You talk, we listen! Here’s what you had to say about previous issues of id. Thanks for your feedback and suggestions. Keep ’em coming.
iD UPDATE: INCREDIBLE REVIVAL
The March 2020 issue featured a story about the techniques doctors use to cheat death. Before the issue went to press, news broke of a man found unconscious in the wilderness. On November 7, 2020, 45-year-old Michael Knapinski was trekking down Mount Rainier when he got caught in whiteout conditions; the last thing he recalls is not being able to see and taking baby steps. That evening his friend reported him missing. After spending nearly 24 hours outside in subfreezing weather, Knapinski was finally located by a Navy helicopter team. He was unconscious but he had a pulse. He was airlifted to Harborview Medical Center in Seattle, and it was there his heart stopped— he died in the emergency room. Doctors tried to revive him using CPR and hooked him up to an ECMO machine that took over his heart and lung functions; 45 minutes later his heart began beating, though he remained unconscious for two more days. After such an ordeal he was extremely grateful to the hospital staff: “They just didn’t give up on me. They did one heck of a job at keeping me alive.”
iD UPDATE: A CURE FOR AGING?
As the March issue went to press, two studies were published that pertain to the anti-aging portion of the feature story on being brought back from the brink of death. The first study combines the anti-aging angle with one of id’s favorite topics: epigenetics, the study of how changes in expression of genes (i.e., which ones are turned on) can be passed on to future generations without the DNA itself being altered. Harvard Medical School researchers working with mice demonstrated that it is possible to actually turn back the clock on aging by way of epigenetic programming. They observed the neural effects of introducing certain genes into the retinas of mice. Some mice had a condition akin to human glaucoma, others had an injury to their optic nerve and still others exhibited the vision loss that can accompany the aging process. All of the mice experienced rapid improvement in their vision after the treatment, but what was most notable about the glaucoma group is that their condition was actually reversed—the first instance of reversal as opposed to staving off the progression of the disease. If the approach can be replicated in additional testing scenarios, it will open the door to therapies that repair complex organ tissue and reverse aging by restoring youthful biological functionality and curing age-related illnesses.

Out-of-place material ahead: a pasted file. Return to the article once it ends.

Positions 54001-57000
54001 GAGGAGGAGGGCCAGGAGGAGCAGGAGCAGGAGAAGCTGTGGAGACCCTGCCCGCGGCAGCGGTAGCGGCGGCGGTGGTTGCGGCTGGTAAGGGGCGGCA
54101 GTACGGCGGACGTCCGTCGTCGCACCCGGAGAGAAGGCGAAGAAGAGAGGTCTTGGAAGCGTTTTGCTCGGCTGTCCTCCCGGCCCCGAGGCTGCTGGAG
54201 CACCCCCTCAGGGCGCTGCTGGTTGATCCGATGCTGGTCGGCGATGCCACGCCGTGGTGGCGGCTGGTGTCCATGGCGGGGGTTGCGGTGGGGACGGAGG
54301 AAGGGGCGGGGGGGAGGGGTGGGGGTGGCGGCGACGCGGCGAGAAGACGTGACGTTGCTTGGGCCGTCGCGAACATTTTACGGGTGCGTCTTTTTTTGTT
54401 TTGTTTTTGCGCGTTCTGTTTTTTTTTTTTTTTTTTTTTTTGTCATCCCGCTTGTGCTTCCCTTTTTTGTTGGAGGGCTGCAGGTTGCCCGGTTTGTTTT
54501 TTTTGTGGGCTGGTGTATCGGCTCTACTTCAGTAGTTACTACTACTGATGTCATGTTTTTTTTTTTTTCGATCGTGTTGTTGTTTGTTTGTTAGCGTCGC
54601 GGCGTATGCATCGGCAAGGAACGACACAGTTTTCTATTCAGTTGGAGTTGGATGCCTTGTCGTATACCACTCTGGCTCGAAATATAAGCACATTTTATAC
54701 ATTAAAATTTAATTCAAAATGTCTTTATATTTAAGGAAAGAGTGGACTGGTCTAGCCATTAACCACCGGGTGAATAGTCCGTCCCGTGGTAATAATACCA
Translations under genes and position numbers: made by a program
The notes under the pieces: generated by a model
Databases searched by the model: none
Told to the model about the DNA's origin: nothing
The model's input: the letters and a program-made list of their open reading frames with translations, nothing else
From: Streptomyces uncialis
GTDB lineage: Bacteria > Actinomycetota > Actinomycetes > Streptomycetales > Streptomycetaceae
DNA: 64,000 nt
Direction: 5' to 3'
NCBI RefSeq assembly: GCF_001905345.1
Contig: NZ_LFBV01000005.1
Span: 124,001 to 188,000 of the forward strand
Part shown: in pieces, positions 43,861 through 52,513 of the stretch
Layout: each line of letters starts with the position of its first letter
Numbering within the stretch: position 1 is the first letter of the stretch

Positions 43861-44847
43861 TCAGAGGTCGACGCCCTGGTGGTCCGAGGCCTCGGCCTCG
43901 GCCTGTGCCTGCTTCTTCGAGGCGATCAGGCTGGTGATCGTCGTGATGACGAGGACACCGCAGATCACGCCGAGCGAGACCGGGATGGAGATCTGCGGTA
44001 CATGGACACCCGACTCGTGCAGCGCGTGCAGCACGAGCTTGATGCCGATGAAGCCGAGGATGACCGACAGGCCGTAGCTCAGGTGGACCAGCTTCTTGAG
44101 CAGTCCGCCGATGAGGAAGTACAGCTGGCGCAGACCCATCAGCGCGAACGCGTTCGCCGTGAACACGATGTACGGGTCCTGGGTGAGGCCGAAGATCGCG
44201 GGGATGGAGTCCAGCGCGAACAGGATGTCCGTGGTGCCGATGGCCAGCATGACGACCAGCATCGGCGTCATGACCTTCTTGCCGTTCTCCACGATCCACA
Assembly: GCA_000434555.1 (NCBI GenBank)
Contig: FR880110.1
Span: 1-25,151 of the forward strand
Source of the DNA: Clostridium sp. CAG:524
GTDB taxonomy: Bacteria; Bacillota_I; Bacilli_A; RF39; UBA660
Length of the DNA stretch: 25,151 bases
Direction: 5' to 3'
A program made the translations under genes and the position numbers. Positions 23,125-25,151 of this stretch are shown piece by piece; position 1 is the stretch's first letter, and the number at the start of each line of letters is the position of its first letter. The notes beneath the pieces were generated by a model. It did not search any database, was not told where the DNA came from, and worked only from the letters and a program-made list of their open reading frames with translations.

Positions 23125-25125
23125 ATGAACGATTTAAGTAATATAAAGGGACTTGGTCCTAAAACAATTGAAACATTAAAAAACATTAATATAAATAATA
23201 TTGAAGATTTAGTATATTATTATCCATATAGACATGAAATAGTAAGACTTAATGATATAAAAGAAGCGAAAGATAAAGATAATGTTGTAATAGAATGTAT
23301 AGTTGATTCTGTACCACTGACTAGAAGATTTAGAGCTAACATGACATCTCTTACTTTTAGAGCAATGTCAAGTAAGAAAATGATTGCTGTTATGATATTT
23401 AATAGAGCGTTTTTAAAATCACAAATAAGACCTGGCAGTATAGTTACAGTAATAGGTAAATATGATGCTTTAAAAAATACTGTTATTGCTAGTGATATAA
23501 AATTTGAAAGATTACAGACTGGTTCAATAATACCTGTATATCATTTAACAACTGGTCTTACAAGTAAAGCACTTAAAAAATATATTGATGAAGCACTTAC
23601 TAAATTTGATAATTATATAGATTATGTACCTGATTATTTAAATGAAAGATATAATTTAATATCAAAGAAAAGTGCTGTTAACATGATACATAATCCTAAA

The regulatory function of the epigenome is compromised over time and eventually cells may express the wrong genes, a malfunction that can give rise to diseases associated with aging. As the body ages, youthful patterns of DNA methylation tend to vanish, resulting in impairment of cellular functionality due to the activation of genes that shouldn’t be expressed and suppression of those that should. To mitigate this process, researchers used a virus to deliver a “cocktail” of genes to the retinas of test mice. These genes are expressed as an embryo develops, and they can restore youthful qualities by erasing epigenetic markers and causing cells to revert to a primitive embryonic state, effectively wiping their slate clean.
Subsequently the mice with optic nerve injuries exhibited the neuroregenerative abilities inherent in younger animals, and the glaucoma group exhibited an increase in visual acuity and electrical activity in nerve cells. The vision of elderly mice also improved: Both the patterns of gene expression and the electrical signaling in optic nerve cells were more similar to those of younger mice. Analysis of molecular changes in the treated cells revealed a reversal in DNA methylation patterns, which hinted that methylation is not merely an indicator of the aging process but rather a driver of it. In the words of Harvard Medical School genetics professor David Sinclair, “What this tells us is the clock does not just represent time—it is time. If you wind the hands of the clock back, time goes backward.”
In other news, UCSF scientists reversed age-related decline in the brain function of aged mice to restore youthful cognitive abilities, thanks to a drug is called ISRIB. Its application shows cognitive capacity in the aged brain is more aptly described as walled off due to the accumulation of cellular stresses rather than irreversibly degraded. ISRIB broke down the wall: The drug proved to be effective at rapidly eliminating cognitive deficits. After a single dose, common signatures of neuronal aging had vanished, electrical activity among the neurons improved, and intercellular connectivity rose to a level seen in younger mice.